The February Garden
February is the time you catch your breath. Holidays are over; so is Christmas. You can plant all the things you didn't get round to last month, and start bottling the tomatoes.
If you haven't got winter seedlings in now, dash off and buy some.This is the last month to plant winter brassica crops- after February these will mostly mature in spring. Plant only seedlings, not seeds- or choose early maturers if you want them for winter
Don't bother if you can't eat everything that's ripe in the garden in February. February always provides too much. Remember that in the self sufficient garden nothing is wasted- those surplus lettuces will make good mulch. Don't try and eat zuchinni with every meal- throw them in the compost instead.
Onions for storage should be lifted now. Wait till the tops have died off. Leave the dug onions in the sun for a couple of days to dry off, but don't let them get wet. Either hang them up in bunches by the dry tops or stick them in old net orange bags- make sure the air can circulate. Store them on a cool, dry, not necessarily dark place.
Apples start to crop well now- the ones like Johnnies and Delicious that will store a few months, unlike the early apples that must be eaten straight from the tree or they taste floury. Keep the apples cool and dark- packing them in bran or sawdust was an old fashioned way of keeping them.
What to do in February
Plant out strawberry runners.
This is a good time for summer pruning, especially vines like kiwi fruit now the fruit has set. (Summer pruning's other name is 'hacking back the jungle.' Bending back unwanted growth now will check plants far less than a rigorous pruning in winter, and cuts will heal quicker.If you must prune apricots or cherries, do so now.
February is probably the best month for budding stone fruit.
Stick out tomatoes on alfoil for sun dried tomatoes
. Give your beloved helpful hints regarding St Valentine's Day or you'll get a bunch of those modern scentless roses (what use is a rose without perfume?) or chocs when you're on a diet, so your beloved gets to eat them instead of you.
Have a look at the gift ideas on this page - books, rocks or a hardy little erodium that you can enjoy without cosseting!
. dunk pots and hanging baskets in a bucket of water for a good soak.
. keep weeding and feeding - but if soil is dry and you're short of water, don't feed! It's very easy to burn plants' roots in dry times with too much tucker.
. prune geraniums/pelargoniums and pot up the cuttings.
. feed citrus and other evergreen fruit trees, and camellias too.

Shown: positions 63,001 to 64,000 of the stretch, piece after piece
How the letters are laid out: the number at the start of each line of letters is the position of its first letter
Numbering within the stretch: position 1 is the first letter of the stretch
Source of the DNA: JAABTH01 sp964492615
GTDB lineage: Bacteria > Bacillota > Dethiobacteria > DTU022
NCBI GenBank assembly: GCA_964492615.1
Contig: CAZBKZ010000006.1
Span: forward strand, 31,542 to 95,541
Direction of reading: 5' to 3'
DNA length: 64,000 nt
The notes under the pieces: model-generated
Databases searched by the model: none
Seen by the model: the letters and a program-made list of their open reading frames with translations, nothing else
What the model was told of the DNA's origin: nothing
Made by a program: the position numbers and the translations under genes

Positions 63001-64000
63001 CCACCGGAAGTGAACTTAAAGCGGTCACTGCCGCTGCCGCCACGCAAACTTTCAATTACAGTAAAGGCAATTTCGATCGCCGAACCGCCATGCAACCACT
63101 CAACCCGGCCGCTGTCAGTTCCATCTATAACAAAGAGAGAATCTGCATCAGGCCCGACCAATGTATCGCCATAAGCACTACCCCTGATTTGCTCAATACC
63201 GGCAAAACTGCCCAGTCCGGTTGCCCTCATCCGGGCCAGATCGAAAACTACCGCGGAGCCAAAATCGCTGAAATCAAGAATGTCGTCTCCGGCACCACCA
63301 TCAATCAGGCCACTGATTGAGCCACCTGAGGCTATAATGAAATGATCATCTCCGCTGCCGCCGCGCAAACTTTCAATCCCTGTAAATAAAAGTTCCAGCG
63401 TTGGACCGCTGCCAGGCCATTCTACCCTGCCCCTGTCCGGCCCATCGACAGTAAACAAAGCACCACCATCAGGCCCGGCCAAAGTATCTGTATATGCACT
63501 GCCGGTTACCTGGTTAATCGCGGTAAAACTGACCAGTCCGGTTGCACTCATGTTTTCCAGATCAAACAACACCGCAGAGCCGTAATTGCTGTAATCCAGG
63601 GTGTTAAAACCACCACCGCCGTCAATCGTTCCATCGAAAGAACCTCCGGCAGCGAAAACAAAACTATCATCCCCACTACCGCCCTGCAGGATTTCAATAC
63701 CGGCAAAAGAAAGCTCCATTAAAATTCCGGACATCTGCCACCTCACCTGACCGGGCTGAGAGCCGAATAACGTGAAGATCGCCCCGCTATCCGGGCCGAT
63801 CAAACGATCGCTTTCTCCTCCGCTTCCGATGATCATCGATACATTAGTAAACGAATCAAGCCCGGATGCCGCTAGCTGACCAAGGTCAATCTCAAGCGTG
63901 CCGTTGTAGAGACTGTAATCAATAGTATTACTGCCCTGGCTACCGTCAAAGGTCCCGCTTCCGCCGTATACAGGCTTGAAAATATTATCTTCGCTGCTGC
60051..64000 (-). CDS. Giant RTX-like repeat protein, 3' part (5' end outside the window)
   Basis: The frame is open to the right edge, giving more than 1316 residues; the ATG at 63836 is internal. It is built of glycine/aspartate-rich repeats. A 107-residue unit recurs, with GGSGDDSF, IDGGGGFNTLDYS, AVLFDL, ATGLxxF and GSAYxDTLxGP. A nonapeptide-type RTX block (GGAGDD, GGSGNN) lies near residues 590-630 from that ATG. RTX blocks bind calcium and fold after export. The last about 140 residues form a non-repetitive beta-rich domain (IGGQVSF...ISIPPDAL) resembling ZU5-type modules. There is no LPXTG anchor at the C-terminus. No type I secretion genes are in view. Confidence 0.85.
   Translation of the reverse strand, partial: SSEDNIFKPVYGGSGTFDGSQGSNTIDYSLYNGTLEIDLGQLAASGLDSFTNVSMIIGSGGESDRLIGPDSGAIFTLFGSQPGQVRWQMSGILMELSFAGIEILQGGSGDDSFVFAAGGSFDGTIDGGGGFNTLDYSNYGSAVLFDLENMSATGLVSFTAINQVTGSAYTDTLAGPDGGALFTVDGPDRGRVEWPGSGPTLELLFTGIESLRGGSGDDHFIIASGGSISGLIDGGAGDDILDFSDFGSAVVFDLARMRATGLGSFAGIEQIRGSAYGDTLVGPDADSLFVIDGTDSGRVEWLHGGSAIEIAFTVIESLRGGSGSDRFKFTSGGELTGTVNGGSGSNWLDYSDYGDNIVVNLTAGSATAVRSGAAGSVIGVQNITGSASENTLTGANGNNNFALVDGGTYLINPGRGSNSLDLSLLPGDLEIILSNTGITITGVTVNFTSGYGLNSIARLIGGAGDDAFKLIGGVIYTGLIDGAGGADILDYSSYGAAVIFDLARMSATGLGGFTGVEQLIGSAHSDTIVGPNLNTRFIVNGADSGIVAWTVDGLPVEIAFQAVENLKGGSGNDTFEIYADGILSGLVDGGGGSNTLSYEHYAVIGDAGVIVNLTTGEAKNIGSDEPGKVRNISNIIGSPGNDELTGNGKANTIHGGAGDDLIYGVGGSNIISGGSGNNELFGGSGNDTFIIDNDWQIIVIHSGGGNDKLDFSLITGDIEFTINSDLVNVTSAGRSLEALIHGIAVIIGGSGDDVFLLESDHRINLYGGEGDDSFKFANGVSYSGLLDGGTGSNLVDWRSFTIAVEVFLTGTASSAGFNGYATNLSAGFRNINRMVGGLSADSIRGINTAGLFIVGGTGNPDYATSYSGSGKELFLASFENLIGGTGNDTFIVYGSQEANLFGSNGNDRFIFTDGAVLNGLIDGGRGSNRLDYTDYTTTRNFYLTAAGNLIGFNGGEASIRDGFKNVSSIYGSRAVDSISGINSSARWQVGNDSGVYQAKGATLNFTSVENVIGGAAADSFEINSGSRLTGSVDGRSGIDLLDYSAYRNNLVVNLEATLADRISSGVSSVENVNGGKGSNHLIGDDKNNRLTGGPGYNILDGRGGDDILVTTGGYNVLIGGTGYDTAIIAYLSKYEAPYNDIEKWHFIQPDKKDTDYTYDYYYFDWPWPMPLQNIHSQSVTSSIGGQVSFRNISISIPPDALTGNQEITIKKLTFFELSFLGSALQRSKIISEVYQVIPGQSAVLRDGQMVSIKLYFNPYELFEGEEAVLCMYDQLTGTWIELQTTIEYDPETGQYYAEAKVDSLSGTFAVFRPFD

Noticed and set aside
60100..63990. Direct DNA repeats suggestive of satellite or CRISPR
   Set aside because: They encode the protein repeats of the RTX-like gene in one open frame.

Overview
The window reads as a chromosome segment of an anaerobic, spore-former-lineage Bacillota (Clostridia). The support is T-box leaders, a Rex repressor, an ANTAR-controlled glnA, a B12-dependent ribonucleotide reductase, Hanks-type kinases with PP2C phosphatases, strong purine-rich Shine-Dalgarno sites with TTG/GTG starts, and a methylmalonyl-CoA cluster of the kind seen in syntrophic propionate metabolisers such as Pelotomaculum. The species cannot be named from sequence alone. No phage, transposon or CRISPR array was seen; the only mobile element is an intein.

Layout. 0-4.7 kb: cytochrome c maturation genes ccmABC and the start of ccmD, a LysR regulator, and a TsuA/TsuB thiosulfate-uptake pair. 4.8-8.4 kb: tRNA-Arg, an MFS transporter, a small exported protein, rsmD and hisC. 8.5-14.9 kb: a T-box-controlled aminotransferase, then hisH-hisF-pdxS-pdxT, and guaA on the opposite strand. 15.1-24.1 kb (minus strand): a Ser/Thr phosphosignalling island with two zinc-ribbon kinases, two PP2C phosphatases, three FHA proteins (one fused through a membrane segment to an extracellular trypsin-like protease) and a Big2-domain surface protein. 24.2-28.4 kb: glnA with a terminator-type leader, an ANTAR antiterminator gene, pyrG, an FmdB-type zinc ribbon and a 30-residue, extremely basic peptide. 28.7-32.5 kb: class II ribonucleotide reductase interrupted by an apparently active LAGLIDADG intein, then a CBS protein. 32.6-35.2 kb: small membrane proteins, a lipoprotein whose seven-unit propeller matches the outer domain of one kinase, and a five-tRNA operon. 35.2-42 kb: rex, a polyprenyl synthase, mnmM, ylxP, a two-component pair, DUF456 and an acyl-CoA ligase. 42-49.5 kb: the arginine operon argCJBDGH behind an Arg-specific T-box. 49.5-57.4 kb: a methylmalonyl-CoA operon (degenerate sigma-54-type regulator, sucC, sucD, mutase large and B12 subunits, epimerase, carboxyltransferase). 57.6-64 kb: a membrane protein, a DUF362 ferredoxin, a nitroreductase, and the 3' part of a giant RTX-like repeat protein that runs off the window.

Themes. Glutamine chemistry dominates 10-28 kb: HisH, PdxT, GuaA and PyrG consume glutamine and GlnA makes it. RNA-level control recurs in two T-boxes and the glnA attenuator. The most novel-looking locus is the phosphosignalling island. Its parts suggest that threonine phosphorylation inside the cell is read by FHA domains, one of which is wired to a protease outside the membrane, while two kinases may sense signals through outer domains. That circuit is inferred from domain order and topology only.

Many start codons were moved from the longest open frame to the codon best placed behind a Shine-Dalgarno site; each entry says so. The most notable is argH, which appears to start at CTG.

. tidy up tomatoes, climbing roses, bougainvillea, dahlias and other climbers and sprawlers.
Flowers in the heat
Freshly cut flowers just don't last as long in February's heat. A bloom picked from a wilting plant won't perk up again! Pick flowers either in the early morning, or about an hour after you've watered at night. (omit the next bit if it's too long) Plunge the stems into cold water, then cut a few centimetres off the stems while they are under water. Move vases away from hot windows in baking weather too- flowers last longer in the cool!
At the first sign of mildewed vines pull off the infected leaves and compost or burn them. Make sure soil is well mulched to stop contact between vines and damp soil- and any leaf residues in the soil. Spray with chamomile tea or milk if the infestation is light, otherwise with half strength bordeaux. Spray under the leaves as well, and on top of the mulch where spores may linger.
Have another crop coming on elsewhere in the garden too- younger, strongly growing plants will be less stricken, and you'll extend your cropping even if you don't spray.
Brown rot should have been partially controlled by removing infected twigs and mummies in winter and spraying with bordeaux. Pick any infected fruit before it harms the rest. Stone fruit for storage can be treated by dipping them in hot water for about 30 seconds. If their skins shrivel hold them under for a shorter time. You'll need to experiment according to the heat of the water and the moisture content of the fruit.
What to plant:
Subtropical and tropical areas
Food plants: sweet potatoes, passionfruit vines, parsley and other herbs, hand pollinate pumpkins and melons if heat or rain is preventing fruit set, plant beetroot, capsicum, carrot, caulies, celery, cucumber, eggplant, lettuce seedlings (lettuce seeds may not germinate in the heat), paak tsoi, pumpkin, radish, silverbeet, sweet corn, tomatoes, watermelon.
Flowering plants: hibiscus, bougainvilleas, tropical evergreen fruit trees, ageratum, celosia, cosmos, coleus, Iceland poppy, salvia, sunflowers.
Temperate to cold areas:
Food plants: passionfruit and banana passionfruit, rhubarb, blueberries, artichoke, beans, beetroot, broccoli, cabbage, carrots (try the tiny, fat, fast maturing ones in cold climates), sweet corn (fast maturing varieties only), leek, lettuce, white onions, salad greens like corn salad, mizuna, cress, red Italian chicory, silverbeet, spring onions, spinach.
Flowering plants: spring flowering bulbs like iris, daffs and jonquils (look for heat tolerant ones in warmer areas, like Earlicheer jonquils) alyssum, stocks, and LOTS of flowers to give you colour and cheer through winter- pansies, violas, primulas, Iceland poppies, wallflowers, polyanthus